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Guts and Borrowed Money: Straight Talk for Starting and Growing Your Small Business Paperback – March 25, 1997


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Editorial Reviews

From the Back Cover

"A must-read for any entrepreneur or aspiring entrepreneur! This practical guidebook provides the 'nuts and bolts' of starting, operating, and growing your business."
-- Nancy Upton, Ph.D., director, Baugh Center for Entrepreneurship, Baylor University

Includes an information-packed, Trouble-Shooting Guide covering 265 critical topics.

Straight Talk for Anyone Considering the Purchase of This Book

Dear Entrepreneur:

If you're thinking about starting a business, or an overworked entrepreneur wondering why your business isn't making faster progress, Guts & Borrowed Money is for you.

To start a business takes guts and money; to keep it going and growing takes other talents and resources. This book tells what you need to know to start your business, ensure its survival, and grow until you have around 200 employees. It isn't your usual "how to" book. It's straight talk, advice, and the successful strategies of an unrepentant entrepreneur who has already learned "how to" and can save you time, trouble, and money.

I started with two employees. Twenty-four years later, when I sold out, there were 400 employees. Along the way, I purchased five small companies and sold four. As a CPA, then as a lawyer, and later as a business consultant, I have worked with many owners to solve a multitude of business problems. I still do. Out of these years of experience came the common-sense, practical, real-life answers and solutions found here.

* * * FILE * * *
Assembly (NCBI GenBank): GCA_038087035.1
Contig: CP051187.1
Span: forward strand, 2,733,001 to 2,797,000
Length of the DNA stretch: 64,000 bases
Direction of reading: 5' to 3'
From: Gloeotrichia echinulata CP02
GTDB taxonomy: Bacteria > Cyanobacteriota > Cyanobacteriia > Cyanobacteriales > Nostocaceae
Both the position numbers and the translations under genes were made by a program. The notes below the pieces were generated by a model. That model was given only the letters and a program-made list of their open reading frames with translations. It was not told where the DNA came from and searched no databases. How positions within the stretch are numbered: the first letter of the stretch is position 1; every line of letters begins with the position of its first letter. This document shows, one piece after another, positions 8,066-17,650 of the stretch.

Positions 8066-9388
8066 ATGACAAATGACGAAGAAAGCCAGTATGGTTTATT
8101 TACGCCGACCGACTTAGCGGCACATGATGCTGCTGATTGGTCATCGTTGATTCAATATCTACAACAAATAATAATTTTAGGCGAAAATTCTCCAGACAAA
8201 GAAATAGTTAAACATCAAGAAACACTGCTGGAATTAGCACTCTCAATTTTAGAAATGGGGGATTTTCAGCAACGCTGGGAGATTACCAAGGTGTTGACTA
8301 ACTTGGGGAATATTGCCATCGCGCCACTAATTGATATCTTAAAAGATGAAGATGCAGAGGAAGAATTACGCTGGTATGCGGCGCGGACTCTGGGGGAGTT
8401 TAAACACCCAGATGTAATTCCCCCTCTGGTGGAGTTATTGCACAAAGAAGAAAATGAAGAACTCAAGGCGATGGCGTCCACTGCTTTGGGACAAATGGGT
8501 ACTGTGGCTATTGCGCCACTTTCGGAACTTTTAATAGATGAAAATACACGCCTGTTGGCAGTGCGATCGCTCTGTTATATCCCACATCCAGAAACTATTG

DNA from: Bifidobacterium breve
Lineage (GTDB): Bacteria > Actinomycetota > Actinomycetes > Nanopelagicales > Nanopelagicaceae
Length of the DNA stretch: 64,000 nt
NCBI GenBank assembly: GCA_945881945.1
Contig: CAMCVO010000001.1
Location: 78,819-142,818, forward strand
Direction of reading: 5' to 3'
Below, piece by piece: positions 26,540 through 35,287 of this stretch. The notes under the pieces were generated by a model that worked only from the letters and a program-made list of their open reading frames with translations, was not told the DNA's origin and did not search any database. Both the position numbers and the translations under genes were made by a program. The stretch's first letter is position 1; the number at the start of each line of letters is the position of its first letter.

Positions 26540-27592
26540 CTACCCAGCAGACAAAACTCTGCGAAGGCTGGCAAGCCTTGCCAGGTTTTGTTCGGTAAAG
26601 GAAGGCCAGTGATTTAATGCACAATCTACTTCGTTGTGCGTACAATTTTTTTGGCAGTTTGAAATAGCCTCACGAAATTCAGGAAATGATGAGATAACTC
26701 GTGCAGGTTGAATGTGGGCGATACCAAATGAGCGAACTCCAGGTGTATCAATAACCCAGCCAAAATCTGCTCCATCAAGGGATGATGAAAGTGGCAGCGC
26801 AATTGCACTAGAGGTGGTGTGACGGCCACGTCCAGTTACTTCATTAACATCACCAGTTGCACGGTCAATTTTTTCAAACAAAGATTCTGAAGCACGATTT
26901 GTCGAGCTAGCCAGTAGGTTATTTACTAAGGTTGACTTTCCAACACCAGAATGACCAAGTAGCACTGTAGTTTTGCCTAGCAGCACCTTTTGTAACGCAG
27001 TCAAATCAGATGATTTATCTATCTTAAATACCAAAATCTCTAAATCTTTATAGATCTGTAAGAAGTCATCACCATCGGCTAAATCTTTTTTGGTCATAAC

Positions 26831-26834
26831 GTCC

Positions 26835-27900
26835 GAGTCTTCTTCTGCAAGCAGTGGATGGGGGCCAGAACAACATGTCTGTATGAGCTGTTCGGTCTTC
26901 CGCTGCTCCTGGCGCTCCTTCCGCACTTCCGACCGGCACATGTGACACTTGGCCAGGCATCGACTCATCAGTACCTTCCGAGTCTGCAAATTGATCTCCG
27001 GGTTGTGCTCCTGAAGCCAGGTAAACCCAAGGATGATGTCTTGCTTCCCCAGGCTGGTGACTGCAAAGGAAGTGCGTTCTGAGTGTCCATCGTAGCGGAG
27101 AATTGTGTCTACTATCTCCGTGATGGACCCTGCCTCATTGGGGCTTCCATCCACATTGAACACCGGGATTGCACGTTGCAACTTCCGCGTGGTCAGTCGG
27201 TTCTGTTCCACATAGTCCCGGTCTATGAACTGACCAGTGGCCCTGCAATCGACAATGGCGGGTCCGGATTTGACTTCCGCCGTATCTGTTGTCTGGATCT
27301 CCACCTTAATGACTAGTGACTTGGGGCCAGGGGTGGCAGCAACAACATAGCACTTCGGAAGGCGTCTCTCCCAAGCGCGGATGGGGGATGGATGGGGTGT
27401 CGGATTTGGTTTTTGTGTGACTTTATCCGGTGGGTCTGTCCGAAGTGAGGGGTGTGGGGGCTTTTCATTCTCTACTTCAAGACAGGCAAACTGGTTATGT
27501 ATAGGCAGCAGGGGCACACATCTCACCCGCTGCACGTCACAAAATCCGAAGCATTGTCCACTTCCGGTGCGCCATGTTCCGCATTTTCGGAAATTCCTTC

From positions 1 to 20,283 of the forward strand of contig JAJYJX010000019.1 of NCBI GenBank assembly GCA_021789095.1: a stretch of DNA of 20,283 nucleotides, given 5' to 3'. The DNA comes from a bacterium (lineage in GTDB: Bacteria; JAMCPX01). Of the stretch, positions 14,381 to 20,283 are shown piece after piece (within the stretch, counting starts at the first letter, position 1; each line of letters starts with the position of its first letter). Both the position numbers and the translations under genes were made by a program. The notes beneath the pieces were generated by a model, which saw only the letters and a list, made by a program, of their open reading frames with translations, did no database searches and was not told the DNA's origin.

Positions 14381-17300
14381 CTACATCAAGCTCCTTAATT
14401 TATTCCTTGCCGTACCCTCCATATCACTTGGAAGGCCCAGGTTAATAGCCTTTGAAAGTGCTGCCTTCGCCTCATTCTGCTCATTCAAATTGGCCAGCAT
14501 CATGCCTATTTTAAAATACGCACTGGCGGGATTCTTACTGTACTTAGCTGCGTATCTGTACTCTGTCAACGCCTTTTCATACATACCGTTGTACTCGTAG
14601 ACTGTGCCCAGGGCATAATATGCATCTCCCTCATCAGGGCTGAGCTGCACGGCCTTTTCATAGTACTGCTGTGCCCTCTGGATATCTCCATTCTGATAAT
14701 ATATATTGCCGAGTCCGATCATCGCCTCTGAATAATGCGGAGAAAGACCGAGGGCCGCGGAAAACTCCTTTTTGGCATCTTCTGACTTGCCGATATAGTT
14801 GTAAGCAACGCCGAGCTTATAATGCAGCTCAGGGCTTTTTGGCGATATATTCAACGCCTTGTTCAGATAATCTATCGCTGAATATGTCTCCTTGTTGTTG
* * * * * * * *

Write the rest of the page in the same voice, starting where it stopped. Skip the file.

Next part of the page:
Part One gives you basic information about the stages your company will go through as it starts and grows. I suggest you read this straight through. Part Two discusses 265 specific problems or situations common to nearly every small business.

Look through the table of contents or index to find subjects of importance to you. You're holding valuable advice to help improve the quality of the business game you want to play as well as your final score.

About the Author

Tom S. Gillis has been active on the Houston business scene for 50 years as a business owner, entrepreneur, lawyer, CPA, and management consultant. He continues as a consultant, advisory board member, and an executive professor at the Center for Entrepreneurship and Innovation at the University of Houston. During World War II, he served on the staff of Gen. George Patton during combat in Europe.
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Product Details

  • Paperback: 473 pages
  • Publisher: Bard Press (March 25, 1997)
  • Language: English
  • ISBN-10: 1885167202
  • ISBN-13: 978-1885167200
  • Product Dimensions: 7.6 x 1.1 x 9 inches
  • Shipping Weight: 1.8 pounds
  • Average Customer Review: 4.9 out of 5 stars  See all reviews (14 customer reviews)
  • Amazon Best Sellers Rank: #605,654 in Books (See Top 100 in Books)